Two Keys to Writing Successful Commercial Fiction

Lately I’ve been reading a lot of author interviews with best-sellers like James Patterson and Stephen King. And the two things that keep coming up from these writers is that if you want to succeed as a writer, one who can actually quit his day job eventually, then you need to have an incredible work ethic and you need to write things that people will actually want to read.

On the face of it, doing just those two things can sound so easy, but it’s sort of like saying that if you want to stay strong and healthy you have to eat right and get regular exercise. Everybody knows that already, but it’s still a constant battle to learn the lesson and make it stick. So many people have a hard time taking care of their health because we’re constantly surrounded by all these distractions and temptations. It’s way too easy to grab lunch at a fast food joint, or add pop and a bag of chips to your lunch. And why not have a cookie for dessert while you’re at it, right? Then instead of wanting to hit the gym and work off those calories, you feel like taking a nap or heading out for happy hour with friends. Before you know it you find that another day, another week, another month has gone and you’re even heavier and more tired and more out of shape than before.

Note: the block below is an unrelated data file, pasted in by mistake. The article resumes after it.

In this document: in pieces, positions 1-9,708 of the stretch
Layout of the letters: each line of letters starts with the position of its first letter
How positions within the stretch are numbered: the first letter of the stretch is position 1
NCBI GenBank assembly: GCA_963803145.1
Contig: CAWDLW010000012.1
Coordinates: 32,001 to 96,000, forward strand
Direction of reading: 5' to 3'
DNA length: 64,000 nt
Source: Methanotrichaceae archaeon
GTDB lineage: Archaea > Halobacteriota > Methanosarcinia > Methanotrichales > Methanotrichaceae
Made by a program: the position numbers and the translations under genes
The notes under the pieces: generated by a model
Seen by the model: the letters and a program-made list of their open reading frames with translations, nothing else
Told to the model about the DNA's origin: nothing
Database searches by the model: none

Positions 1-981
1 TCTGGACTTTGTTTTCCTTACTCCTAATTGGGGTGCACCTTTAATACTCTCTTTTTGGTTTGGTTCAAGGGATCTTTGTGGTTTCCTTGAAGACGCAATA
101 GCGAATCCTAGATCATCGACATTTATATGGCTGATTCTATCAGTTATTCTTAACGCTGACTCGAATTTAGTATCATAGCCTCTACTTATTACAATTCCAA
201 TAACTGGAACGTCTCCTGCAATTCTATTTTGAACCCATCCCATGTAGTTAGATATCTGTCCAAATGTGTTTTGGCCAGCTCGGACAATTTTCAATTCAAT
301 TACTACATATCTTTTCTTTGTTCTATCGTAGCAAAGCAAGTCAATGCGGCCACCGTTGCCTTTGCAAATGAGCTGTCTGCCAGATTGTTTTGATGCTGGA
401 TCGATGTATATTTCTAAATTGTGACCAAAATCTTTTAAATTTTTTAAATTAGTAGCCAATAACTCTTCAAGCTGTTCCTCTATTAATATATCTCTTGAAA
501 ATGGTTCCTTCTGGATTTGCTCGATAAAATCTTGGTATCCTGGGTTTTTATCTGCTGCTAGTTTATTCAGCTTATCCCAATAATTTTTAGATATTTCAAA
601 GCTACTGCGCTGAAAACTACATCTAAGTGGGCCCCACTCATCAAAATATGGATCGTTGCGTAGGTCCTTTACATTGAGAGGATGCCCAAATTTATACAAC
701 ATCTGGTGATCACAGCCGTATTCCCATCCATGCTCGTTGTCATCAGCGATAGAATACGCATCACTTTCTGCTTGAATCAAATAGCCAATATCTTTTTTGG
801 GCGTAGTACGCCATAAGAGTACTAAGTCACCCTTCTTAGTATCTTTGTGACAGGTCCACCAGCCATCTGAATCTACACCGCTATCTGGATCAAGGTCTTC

It’s all about habits, energy, and focus.

So, the first thing is you have to write every day. Yes, seven days a week and 365 days a year. It’s what Patterson does. It’s what Stephen King has been doing for forty years. So, if you don’t believe it’s as simple as that or don’t think being prolific is the key, just look at the number of books those guys have written over the past few decades. It’s insane, but it’s also totally possible if you commit to it and get your work done. That probably means getting up early so you can get your work in before you have to show up at the office or the shop or wherever you work. And when you’re working you need to stay focused on your projects. You can’t let yourself get distracted by social media or checking your email or reading the news. You need to get your writing done. As you start to work on your daily habit, it’s also very beneficial to set a word count total for each day. If you can only swing a half-hour a day to begin with, then maybe you keep things modest at 500 words. If you can do an hour or more, then you should be writing at least 1000 words a day. In fact, writing a 1000 words a day is probably the optimal place to start. On the one hand, it’s a manageable block of writing both in terms of output and fleshing out a single scene. On the other hand, it’s going to feel like a bit of a stretch when you’re first getting started with your daily writing. It will build your writing muscles and improve your creative stamina.